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«Nothing Better than Mirth and Hilarity»

Happiness, Unhappiness, Jest and Sociability in the Eighteenth Century

Abigail Williams    University of Oxford, UK    



It has been claimed that the eighteenth century invented happiness – or at least, began to entertain the notion that secular happiness could be expected as part of virtuous Christian life. Studies of the notion of happiness in this period have tended to focus on the philosophical dimensions of the concept. This essay offers a different perspective, by considering jest book culture and the idea of mirth through reading. It had long been argued that melancholy could be driven away by sociable jollity, and the eighteenth century sees the development of this literary tradition, in a glut of publications designed to ‘purge melancholy’ and drive away care. Yet, as this article will demonstrate, the idea of becoming happy through laughing together was a complex one, necessitating a balance between laughing with and laughing at others. We can also see the way in which jovial sociability complicated ideas of contentment through retirement.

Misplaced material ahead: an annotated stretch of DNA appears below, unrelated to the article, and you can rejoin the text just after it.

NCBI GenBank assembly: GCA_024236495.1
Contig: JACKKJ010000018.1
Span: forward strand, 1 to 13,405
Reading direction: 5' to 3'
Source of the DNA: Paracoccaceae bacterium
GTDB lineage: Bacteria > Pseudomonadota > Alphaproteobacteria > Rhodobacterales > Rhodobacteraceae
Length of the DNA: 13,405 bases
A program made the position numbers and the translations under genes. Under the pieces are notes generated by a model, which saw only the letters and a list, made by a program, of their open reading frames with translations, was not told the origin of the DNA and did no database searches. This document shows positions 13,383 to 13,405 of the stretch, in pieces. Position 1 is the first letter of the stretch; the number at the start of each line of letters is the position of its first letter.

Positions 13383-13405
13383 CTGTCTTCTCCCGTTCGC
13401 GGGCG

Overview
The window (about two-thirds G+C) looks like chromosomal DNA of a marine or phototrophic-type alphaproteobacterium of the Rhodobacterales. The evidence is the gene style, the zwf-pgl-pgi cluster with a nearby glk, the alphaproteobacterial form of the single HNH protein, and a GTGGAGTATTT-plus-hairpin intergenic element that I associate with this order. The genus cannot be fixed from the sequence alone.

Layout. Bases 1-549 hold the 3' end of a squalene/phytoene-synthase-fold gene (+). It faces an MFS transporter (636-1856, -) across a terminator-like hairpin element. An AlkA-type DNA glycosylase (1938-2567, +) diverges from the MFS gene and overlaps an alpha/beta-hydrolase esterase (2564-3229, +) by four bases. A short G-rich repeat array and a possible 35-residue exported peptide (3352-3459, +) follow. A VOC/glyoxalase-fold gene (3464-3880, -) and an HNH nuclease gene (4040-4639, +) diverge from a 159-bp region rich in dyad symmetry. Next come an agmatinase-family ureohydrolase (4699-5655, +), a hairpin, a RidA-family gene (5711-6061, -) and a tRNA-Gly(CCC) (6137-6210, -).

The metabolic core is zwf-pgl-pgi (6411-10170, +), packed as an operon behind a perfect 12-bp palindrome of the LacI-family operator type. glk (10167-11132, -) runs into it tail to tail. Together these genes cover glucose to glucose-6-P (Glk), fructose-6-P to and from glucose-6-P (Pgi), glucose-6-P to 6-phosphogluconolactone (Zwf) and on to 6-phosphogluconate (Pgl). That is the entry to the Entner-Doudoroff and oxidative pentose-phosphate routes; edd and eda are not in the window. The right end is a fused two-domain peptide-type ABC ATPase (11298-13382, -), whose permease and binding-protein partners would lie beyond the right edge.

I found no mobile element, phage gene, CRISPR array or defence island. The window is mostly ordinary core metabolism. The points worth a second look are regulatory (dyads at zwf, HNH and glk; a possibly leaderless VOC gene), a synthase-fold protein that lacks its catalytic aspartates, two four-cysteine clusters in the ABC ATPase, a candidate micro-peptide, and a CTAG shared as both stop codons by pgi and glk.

30 Giugno 2015
Copyright: © 2015 Abigail Williams. This is an open-access work distributed under the terms of the Creative Commons Attribution License (CC BY). The use, distribution or reproduction is permitted, provided that the original author(s) and the copyright owner(s) are credited and that the original publication is cited, in accordance with accepted academic practice. The license allows for commercial use. No use, distribution or reproduction is permitted which does not comply with these terms.